Last night after dinner, I laid down to take a nap (I start observing
around midnight or so in summer). I heard a message come in on my
phone, so I checked to see if it was anything important. As it turns
out, it was an urgent plea for help from Bob Moore (Caroline Moore's
dad, the teenage girl who discovered a SN at age 14). He is trying to
confirm a suspected SN discovery but can't find any useful comparison
stars near the obscure galaxy he is examining, can I please help?
Mind you, I only get a few hours sleep a day when its clear, so I was
thinking, "shit, why did I have to check that message."
Well, Bob is a friend and I know how excited I would be if I thought I
had a SN discovery, so I called him, got the information and went back
down to the office to see if I could help him. After maybe 45 minutes
or so I had put together some reasonable photometry for him to measure
his SN with, emailed him the chart and wished him luck. I fell asleep
quickly after that.
Around lunch time today, I called Bob to see if there was any news
yet; had it been confirmed? "Nothing yet", he said, but Mike Peoples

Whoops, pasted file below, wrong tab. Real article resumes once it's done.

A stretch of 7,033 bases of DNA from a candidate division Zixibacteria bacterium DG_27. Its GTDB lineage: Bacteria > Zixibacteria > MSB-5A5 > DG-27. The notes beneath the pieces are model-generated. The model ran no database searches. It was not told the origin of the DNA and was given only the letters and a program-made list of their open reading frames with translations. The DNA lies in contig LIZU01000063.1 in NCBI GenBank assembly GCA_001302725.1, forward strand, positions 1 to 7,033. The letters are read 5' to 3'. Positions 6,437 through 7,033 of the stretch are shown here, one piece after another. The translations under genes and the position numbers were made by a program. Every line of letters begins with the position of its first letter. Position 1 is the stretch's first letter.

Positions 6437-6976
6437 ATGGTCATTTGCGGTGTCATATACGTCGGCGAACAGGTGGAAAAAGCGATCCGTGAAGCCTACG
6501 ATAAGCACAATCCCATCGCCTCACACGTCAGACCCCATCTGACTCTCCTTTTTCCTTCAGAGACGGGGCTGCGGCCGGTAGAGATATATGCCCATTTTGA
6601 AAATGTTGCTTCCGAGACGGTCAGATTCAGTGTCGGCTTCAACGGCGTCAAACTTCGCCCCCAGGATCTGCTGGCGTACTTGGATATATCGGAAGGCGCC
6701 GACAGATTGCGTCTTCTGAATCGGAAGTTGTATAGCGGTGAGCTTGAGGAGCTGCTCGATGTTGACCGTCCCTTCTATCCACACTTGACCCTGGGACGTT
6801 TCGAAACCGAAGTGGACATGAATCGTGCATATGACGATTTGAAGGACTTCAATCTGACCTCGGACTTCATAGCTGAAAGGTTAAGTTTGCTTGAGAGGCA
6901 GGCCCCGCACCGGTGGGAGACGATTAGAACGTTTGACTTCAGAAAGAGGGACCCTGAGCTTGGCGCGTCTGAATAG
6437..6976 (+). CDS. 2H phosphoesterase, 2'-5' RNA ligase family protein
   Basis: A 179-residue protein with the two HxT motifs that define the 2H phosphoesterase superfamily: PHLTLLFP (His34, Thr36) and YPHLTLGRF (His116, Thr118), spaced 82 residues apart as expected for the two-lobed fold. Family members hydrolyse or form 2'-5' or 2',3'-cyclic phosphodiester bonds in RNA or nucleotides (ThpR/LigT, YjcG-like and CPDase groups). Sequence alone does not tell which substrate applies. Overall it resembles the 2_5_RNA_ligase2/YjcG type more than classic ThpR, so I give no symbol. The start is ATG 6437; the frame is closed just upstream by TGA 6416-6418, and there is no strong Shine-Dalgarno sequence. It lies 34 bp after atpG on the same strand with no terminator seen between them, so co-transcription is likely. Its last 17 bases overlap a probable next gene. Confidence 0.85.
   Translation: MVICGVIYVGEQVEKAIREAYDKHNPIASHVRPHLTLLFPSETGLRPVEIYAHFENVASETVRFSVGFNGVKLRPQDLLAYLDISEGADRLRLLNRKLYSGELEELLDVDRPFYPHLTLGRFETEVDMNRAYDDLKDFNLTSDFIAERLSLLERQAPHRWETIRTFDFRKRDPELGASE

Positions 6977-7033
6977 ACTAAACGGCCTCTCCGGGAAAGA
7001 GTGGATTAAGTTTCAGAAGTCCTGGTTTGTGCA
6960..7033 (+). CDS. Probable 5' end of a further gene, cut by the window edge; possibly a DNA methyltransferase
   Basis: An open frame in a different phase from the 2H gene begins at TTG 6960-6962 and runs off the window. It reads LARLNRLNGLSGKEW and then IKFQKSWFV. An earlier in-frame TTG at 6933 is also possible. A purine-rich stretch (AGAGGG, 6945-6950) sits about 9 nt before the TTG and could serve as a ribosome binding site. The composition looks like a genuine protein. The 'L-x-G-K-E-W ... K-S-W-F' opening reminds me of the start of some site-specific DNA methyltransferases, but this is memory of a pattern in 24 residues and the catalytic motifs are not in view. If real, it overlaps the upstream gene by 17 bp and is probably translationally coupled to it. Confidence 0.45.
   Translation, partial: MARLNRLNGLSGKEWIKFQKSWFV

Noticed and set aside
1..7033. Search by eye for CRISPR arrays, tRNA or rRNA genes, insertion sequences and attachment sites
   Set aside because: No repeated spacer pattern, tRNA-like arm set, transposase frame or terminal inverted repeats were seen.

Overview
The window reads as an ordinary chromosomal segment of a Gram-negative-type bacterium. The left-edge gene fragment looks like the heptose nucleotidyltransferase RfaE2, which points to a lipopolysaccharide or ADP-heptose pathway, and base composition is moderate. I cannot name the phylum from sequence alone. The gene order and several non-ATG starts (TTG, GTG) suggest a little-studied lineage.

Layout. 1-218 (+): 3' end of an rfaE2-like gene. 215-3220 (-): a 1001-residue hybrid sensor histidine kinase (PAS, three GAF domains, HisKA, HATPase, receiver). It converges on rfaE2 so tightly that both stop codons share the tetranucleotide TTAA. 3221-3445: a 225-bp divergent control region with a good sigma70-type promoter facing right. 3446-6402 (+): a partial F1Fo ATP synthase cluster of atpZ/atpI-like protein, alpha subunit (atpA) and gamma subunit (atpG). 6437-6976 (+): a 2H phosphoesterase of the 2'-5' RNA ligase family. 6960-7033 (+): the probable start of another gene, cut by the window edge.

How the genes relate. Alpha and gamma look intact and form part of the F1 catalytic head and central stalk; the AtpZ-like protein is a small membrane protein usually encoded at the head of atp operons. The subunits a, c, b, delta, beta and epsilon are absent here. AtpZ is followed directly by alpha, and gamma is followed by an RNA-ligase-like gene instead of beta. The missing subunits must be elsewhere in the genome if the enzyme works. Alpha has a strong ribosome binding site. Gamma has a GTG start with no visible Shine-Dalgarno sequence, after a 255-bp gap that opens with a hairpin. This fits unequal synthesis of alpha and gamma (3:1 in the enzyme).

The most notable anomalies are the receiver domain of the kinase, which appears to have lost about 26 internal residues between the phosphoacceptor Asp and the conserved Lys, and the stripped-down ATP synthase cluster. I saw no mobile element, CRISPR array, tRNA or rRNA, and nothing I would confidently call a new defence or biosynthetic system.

and collaborators were pretty sure they had confirmation images from
About an hour ago the Telegram from the IAU announcing the discovery
of SN 2010ew popped up in my mailbox. I forwarded a copy to Bob with
the title "Congratulations, It's A Boy".
I'm happy for you Bob et al, but don't call me after 6PM tonight. I'm
really tired now, and it's going to be unmercifully clear here for
days on end. I need some sleep.
Electronic Telegram No. 2345
Central Bureau for Astronomical Telegrams
INTERNATIONAL ASTRONOMICAL UNION
CBAT Director: Daniel W. E. Green; Room 209; Dept. of Earth and Planetary
Sciences; Harvard University; 20 Oxford St.; Cambridge, MA 02138; U.S.A.
e-mail: email@example.com; firstname.lastname@example.org
M. Peoples, J. Newton, and T. Puckett report the discovery of an apparent
supernova (mag 16.6) on unfiltered CCD images (limiting mag 18.5) taken with
a 0.40-m reflector at Portal, AZ, U.S.A., on June 28.39 UT in the course of
the Puckett Observatory Supernova Search. The new object, which was confirmed
at mag 16.6 on images (limiting mag 19.8) taken by P. Mortfield and S.
Cancelli on June 29.48 with a 0.40-m reflector at Sierra Remote Observatories
in California, is located at R.A. = 18h37m11s.88, Decl. = +30o37'49".6
(equinox 2000.0), which is 4".6 west and 7".1 north of the center of the
presumed host galaxy. Nothing is visible at this position on images taken by
Puckett on June 13 (limiting mag 19.1); however, T. Orff reports a precovery
image (limiting magnitude of 18.5) taken by Puckett on June 20, which shows
2010ew at mag 17.1.
NOTE: These 'Central Bureau Electronic Telegrams' are sometimes
superseded by text appearing later in the printed IAU Circulars.
(C) Copyright 2010 CBAT
2010 July 1 (CBET 2345) Daniel W. E. Green